## 5. Packages

In this section we’ll highlight the use of packages. These packages provide you with the necessary building blocks for doing all kinds of computations and analyses in R.

Section structure:

• 5.1. What is the purpose of packages?
• 5.2. Installing and using packages
• 5.3. A note of warning

#### 5.1. What is the purpose of packages?

You already have experience with some of the functionality that come standard with the (basic) R installation. For instance, you have seen that the functions hist() and weighted.mean() are directly available after installation. For many other functions, however, you’ll need to install (at least one) package to use the function.

At the time of the development of this tutorial there were already over 11,000(!!) packages available from the largest data base for R packages, CRAN (short for Comprehensive R Archive Network). Often, these packages contain functions that are focused on a similar topic (such as data visualization or certain types of analyses). A list of all these packages is found here.

#### 5.2. Installing and using packages

The video below shows the steps you need to take to be able to install and use packages.

To replicate the steps in this video, type and run:

weight <- c(80, 40, 50, 80, 90, 60, 75, 85, 66, 105)
length <- c(1.75, 1.6, 1.55, 1.68, 1.8, 1.9, 1.75, 1.85, 1.66, 1.8)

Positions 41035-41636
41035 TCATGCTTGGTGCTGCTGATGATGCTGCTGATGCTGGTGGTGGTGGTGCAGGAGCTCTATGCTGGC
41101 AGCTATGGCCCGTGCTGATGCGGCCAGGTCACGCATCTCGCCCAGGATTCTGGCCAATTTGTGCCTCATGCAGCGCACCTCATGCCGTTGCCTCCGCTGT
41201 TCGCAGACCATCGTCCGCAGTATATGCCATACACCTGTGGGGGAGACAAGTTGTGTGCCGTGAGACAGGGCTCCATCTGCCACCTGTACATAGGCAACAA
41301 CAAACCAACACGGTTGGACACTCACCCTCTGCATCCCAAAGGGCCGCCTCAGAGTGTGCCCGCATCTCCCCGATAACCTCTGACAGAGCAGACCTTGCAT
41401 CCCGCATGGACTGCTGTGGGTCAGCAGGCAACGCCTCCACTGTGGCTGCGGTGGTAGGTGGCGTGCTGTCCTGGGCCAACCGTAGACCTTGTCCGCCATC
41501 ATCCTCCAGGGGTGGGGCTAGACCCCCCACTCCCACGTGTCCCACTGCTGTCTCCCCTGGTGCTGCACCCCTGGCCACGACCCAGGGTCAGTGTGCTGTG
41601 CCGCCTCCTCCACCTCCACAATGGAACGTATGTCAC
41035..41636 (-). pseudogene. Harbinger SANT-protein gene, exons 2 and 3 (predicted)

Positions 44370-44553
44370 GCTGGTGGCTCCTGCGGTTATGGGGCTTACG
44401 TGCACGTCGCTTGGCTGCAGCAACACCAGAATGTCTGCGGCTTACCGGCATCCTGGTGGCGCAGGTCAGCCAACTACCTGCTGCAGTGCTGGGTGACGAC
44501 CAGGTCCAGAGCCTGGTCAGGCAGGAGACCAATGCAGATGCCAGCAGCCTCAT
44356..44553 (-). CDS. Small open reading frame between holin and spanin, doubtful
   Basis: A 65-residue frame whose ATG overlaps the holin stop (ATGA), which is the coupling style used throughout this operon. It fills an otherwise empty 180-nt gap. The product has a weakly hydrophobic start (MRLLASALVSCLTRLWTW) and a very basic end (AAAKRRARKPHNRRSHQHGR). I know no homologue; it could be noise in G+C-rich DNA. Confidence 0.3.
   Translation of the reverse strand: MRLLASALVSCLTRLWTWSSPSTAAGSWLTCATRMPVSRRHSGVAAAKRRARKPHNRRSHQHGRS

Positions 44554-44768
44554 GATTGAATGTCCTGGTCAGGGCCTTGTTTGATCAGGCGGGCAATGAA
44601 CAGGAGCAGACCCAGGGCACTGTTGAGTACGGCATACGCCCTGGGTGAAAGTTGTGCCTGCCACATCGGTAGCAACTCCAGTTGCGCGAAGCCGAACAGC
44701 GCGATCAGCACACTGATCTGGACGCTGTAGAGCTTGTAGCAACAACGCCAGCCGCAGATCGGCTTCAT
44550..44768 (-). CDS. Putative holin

BMI <- weight / (length^2)

install.packages('rgl')  #install package rgl, replace rgl with a package of your choice to install that package
library(rgl)  #load package rgl from the system library, replace rgl with a package of your choice to load that package
?plot3d
plot3d(x = weight, y = length, z = BMI, col = 'red')

An alternative to install packages is via the bottom right panel, Packages -> Install:

You can also use this panel to load the packages that are available in the System Library by clicking the box in front of their name.

#### 5.3. A note of warning

Obviously, the large data base of packages makes R very attractive to use for various specialized computing and analyses tasks. You might now wonder: where do all these packages come from? The answer is simple: packages can come from anybody! Anybody (with at least some experience with R) can develop an R-package and make it available via CRAN. This page tells you exactly which steps you need to take to make your own R package.

Like R (and this tutorial), packages come with absolutely no warranty. Hence, you need to be careful when you use an unfamiliar R-package with an unfamiliar developer! You may want to ask your colleagues and search the web to check for experiences with the package or you may even want to contact the developer. Whatever you do: be critical when using unfamiliar packages!

In addition: packages (like R itself) are regularly updated. Therefore, it is advisable to include version numbers of any packages you use as a comment in your script to enable you (or others) to replicate the analysis later on.